April 16 is the anniversary of the discovery of LSD. Which prompts the sober reflection that sometimes in history, while the character of an era seems to depend on a particular person, idea or thing, that person, idea or thing needed the era to become significant too.
For instance, LSD was "discovered" in 1943 by a Swiss chemist who accidentally ingested a small amount of a substance he'd actually first synthesized in 1938.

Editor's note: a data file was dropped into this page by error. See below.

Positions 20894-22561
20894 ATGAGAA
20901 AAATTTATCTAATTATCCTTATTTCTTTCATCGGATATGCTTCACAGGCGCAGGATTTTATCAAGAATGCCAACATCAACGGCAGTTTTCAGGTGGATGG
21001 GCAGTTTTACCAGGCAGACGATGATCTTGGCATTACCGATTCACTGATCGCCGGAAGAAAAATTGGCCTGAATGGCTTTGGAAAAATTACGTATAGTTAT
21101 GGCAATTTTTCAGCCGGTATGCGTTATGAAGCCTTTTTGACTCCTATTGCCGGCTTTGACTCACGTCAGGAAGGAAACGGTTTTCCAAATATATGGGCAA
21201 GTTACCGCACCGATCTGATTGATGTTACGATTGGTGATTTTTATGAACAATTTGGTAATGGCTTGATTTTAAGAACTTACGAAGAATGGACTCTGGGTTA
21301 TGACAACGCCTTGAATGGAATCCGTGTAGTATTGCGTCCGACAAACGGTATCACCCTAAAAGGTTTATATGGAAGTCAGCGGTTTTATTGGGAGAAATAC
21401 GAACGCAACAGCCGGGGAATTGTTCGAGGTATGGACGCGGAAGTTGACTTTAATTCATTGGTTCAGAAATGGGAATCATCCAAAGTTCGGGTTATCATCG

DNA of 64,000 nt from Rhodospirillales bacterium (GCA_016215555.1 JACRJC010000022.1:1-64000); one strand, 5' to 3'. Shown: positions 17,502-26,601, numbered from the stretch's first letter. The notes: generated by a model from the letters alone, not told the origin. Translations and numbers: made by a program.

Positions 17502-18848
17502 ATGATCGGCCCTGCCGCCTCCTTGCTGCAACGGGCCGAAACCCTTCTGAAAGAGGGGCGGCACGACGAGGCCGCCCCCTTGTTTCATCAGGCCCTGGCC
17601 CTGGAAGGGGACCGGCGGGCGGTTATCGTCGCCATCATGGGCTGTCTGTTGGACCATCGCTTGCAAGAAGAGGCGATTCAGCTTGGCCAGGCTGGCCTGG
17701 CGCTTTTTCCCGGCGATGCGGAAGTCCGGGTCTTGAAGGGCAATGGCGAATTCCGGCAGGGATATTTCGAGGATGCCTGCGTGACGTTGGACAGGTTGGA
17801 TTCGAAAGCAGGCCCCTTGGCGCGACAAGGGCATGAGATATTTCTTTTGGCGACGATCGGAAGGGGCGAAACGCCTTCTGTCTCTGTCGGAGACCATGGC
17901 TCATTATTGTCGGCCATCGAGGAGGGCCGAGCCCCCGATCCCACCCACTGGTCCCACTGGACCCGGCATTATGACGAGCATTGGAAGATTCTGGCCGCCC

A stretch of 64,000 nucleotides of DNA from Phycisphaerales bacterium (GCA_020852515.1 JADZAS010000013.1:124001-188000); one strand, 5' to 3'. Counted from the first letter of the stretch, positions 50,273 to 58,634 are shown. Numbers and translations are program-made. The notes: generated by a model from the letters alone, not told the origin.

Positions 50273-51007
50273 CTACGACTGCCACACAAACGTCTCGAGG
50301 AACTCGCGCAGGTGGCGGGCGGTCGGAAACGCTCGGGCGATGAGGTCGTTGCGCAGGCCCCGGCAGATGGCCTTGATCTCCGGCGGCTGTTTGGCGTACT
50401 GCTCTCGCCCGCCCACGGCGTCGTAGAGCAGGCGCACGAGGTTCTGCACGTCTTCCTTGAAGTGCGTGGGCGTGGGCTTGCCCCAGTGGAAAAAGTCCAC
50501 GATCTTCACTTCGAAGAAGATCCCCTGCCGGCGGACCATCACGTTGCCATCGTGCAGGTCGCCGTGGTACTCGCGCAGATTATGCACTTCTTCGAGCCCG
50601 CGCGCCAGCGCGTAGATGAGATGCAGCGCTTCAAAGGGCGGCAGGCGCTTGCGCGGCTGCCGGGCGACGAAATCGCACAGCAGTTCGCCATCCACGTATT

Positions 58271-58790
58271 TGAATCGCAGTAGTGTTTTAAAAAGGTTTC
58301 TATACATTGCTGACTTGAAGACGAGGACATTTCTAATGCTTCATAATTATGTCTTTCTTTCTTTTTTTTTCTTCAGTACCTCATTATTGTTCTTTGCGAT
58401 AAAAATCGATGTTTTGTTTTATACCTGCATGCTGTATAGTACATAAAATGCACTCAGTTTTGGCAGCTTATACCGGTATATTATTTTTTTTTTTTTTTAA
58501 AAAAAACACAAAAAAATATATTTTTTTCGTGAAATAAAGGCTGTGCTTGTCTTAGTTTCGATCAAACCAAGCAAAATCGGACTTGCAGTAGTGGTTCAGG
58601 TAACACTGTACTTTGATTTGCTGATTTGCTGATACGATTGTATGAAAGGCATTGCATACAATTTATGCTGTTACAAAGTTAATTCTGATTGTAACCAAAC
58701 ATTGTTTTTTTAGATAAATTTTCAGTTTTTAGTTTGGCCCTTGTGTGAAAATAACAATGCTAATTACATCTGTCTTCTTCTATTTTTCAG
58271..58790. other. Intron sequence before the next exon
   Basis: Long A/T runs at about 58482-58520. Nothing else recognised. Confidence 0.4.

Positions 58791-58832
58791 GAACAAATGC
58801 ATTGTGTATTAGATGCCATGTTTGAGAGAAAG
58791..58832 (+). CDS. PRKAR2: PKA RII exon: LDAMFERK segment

But it was basically unknown except to a small group of psychological researchers until it caught the attention of activists like Timothy Leary and Ken Kesey who felt, in the 1960s, that their entire society needed its head examined including from within.
The result? One can hardly imagine "the '60s" without "acid."
But equally, LSD-25 would not have become "acid" without the upheaval of that decade. Historical causation is complex, and clearly sometimes the time and the person, idea or thing must meet for either to become truly extraordinary.
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